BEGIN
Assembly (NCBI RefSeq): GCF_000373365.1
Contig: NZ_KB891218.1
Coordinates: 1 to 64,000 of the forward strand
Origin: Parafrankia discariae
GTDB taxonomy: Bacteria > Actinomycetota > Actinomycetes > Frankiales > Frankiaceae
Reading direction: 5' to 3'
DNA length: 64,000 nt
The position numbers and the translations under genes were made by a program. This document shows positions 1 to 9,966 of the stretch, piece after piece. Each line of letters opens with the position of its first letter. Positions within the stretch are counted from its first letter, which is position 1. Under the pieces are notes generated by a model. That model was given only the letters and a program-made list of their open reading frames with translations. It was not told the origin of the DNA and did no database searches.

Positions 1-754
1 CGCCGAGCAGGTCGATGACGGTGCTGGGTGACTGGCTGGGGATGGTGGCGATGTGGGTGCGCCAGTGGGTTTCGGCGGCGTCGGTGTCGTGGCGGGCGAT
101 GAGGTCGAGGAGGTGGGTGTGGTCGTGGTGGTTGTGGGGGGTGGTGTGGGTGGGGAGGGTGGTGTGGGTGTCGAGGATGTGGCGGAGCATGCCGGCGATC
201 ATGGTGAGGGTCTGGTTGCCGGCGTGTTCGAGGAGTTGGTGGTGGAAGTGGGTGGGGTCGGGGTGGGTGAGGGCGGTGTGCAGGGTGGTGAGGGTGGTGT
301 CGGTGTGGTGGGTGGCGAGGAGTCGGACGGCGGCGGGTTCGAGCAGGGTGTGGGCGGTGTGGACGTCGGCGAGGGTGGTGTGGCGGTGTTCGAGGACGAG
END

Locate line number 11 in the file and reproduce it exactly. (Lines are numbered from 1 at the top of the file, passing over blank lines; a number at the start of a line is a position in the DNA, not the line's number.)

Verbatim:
101 GAGGTCGAGGAGGTGGGTGTGGTCGTGGTGGTTGTGGGGGGTGGTGTGGGTGGGGAGGGTGGTGTGGGTGTCGAGGATGTGGCGGAGCATGCCGGCGATC